Call for Papers for the 115th Meeting of the American Anthropological Association, Nov 16-20, 2016 Minneapolis. Session Theme: Evidence, Accident, Discovery.
CFP AAA 2016 Proposed Panel: Western Muslims, the Common Good, and New Evidence of Civic Engagement
Organizer: Alisa Perkins (Western Michigan University)
Orientalist notions of an essentialized Muslim other gain currency by perpetually constructing new forms of “evidence” that something is wrong with Islam. Nativist strategies of exclusion based on these ideas capitalize on supposed incompatibilities between Islamic practice and “western” values to fuel vitriolic rhetoric, lending cultural sanction to new laws with grave implications for Muslim and non-Muslim citizens alike. These include laws restricting various religious practices, freedoms of expression, and freedoms of association. They also include new regulations authorizing the detainment and deportation of citizens based upon religious affiliation, and the normalization of surveillance regimes.
In light of deeply inured systems of stigmatizing knowledge production, this proposed panel devotes itself to exploring how Muslims in North America and Europe creatively elaborate a new ethics of citizenship and new epistemologies of belonging through discursive, material, and practical means in a way that challenges the “us/them” divisions upheld by essentializing, nativist positions. By taking part in various social justice movements, civic engagement projects, community uplift initiatives, and knowledge-production and dissemination projects hinging around the idea of the “common good” (maslaha), Muslims change the tenor of conversations about belonging and inclusion, leading to new forms of discovery and appreciation for shared values and the will to act on these between Muslims and non-Muslims. Whether implicitly or explicitly engaged, the theologically-based maslaha concept has been articulated and elaborated in a variety of ways across different Muslim societies over time (e.g. the sulh-i kull, or “absolute civility” concept in Mughal-era India) to signal Islamic(ate) ideas about public welfare or regard for all. Maslaha-based projects, whether local, national, or international in scope, bring Muslims together around initiatives that seek to improve conditions of the larger society in ways that respectfully take into account the well being of Muslims and non-Muslims at the same time.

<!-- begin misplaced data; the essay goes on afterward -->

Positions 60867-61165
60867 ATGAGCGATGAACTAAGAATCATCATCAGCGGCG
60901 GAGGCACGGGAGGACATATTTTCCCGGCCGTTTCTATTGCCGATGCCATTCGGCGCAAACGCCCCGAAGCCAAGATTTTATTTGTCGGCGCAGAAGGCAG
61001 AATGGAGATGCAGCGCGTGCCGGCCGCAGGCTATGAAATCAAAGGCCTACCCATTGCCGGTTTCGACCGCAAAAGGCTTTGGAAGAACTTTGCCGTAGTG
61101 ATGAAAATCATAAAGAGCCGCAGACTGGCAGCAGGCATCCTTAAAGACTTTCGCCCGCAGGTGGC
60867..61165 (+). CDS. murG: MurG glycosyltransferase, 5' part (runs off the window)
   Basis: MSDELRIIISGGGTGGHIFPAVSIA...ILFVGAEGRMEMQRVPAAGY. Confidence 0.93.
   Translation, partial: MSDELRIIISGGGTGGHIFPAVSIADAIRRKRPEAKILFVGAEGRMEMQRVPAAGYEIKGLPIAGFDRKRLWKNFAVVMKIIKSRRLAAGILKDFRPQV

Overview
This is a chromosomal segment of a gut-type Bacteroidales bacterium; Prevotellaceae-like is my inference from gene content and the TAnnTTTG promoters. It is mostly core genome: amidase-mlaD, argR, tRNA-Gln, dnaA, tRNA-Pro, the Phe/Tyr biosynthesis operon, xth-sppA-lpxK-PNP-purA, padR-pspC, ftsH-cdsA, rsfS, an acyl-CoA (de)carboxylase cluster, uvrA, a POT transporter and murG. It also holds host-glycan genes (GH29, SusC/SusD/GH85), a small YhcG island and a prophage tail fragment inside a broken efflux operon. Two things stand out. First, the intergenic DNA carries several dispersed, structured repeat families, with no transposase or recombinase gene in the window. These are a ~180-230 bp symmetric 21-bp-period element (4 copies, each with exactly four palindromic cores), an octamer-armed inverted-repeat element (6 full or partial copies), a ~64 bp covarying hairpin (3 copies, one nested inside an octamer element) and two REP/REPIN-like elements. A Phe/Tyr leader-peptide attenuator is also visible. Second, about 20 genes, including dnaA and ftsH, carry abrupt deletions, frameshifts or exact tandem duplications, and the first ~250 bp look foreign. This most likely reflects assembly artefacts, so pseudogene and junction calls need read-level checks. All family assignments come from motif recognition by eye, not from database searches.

These efforts, and the ways in which they are represented, are especially important for the production of alternative narratives by and about Islam and Muslims in the West, given that countering Orientalist “knowledge” on its own terms has not constituted an effective strategy for Muslims to “prove” their humanity. Muslim leaders and ordinary citizens in Europe and North America are continually called upon to examine hollow and demeaning displays of “evidence” that purport to demonstrate an ontic correspondence between Islam and violence. Muslim leaders and others are urged to try and disprove this link via sound bites, using terms that the dominant society can understand. At the same time, they are expected to apologize for crimes as if these acts had anything to do with Islam as practiced by the overwhelming majority of Muslims. These contradictions result in fatigue and frustration. On the other hand, expressive, intellectual, and activist movements engaging the meeting place between belief, practice, and ethical engagement can revitalize and strengthen beleaguered populations.
Papers may engage the following questions, or related themes: How do local interfaith movements welcoming refugees and other immigrants create new interfaces between Muslim and non-Muslim citizens? How do Western Muslims work across racial and religious lines to fight against exclusionary laws? How do they draw upon their own experiences with unwarranted incrimination to fuel support for ethnicity or race-based movements such as Black Lives Matter? How have Muslim and non-Muslim women worked together to ensure rights to veil or have access to alternative arbitration that may offer them desired rights and protections available under various interpretations of Muslim family law? How does shared concern for schools and creating a moral environment for children lead Muslim and non-Muslim parents to seek each other out for mutual support? How do Western Muslims express ideas about the common good via creative means such as visual and performed art, literature, and music? How are acts of cooperation between Muslims and non-Muslims to enhance the common good represented at different scales, from tropes related in casual exchanges to images circulated in mainstream media? How may these new portrayals work to change local, national, and international dialogues about Muslims in Europe and North America?
Please send a 250-word abstract plus a title for your proposed presentation to firstname.lastname@example.org by Friday, April 1, 2016. Please email the organizer in advance with any questions or comments, and circulate widely.
Dr. Alisa Perkins, Assistant Professor, Comparative Religion, Western Michigan University